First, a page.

The Court describes these as "paragraph I" and II. Each is substantially the same as Part I and II of the instant policy, see notes 3 and 4, supra
See note 11, supra
More frequently, the nonliability will be due to a successful defense on the merits. See, American Fid. & Cas. Co. v. Pennsylvania Threshermen & Farmers' Mut. Cas. Ins. Co., 5 Cir., 1960, 280 F.2d 453; National Sur. Corp. v. Wells, 5 Cir., 1961, 287 F.2d 102; Burton v. State Farm Mut. Auto. Ins. Co., 5 Cir., 1964, 335 F.2d 317
See Texas Rule of Civil Procedure 296 comparable to F.R.Civ.P. 52(a) requiring findings of fact and conclusions of law
Absent consent of all parties, jury submission in Texas must be by special issues only. As a result of literally thousands of appellate decisions on this fruitful subject matter, a highly refined, complex, and some think unrealistic, system exists requiring submission of minute separate, independent fact or legal-fact questions to the jury. See, e. g., Tex.R. Civ.P. 277, 279; Hodges, Special Issue Submission in Texas (1958). Some who have worked under both systems consider F.R.Civ.P. 49(a) which blends a general charge with special interrogatories an improvement. See Tugwell v. A. F. Klaveness & Co., 5 Cir., 1963, 320 F.2d 866, 868 n. 2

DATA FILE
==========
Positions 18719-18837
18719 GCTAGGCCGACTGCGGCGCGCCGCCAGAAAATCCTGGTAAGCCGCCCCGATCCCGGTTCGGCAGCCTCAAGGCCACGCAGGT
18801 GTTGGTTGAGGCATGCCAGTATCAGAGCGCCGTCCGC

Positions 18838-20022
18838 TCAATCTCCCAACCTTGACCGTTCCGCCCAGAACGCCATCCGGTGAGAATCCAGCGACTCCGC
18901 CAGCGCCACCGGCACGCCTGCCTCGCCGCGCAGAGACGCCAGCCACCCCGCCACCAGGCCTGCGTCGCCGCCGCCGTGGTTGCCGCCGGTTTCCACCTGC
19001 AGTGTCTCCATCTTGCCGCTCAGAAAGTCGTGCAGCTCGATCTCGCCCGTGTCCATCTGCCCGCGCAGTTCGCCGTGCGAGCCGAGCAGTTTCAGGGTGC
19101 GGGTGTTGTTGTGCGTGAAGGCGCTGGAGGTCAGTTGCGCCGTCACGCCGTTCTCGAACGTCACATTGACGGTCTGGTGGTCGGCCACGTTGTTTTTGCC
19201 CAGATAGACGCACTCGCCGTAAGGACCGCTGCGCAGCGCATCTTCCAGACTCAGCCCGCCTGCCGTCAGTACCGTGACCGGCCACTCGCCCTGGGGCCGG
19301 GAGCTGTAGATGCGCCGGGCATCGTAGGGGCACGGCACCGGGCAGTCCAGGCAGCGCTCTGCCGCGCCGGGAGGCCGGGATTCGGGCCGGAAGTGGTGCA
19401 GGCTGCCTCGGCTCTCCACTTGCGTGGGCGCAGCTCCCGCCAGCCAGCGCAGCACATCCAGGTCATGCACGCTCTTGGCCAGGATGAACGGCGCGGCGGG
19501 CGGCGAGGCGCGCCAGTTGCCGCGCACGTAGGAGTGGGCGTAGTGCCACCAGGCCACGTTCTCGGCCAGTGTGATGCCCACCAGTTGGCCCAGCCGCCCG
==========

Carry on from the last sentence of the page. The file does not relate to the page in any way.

See the opinion of Chief Justice Murray for the San Antonio Court of Civil Appeals in Steel Erection Co., Inc. v. Travelers Indem. Co., 1965, 392 S.W.2d 713, citing with approval, Shehee — Ford Wagon & Harness Co. v. Continental Cas. Co., La.App., 1936, 170 So. 249, 251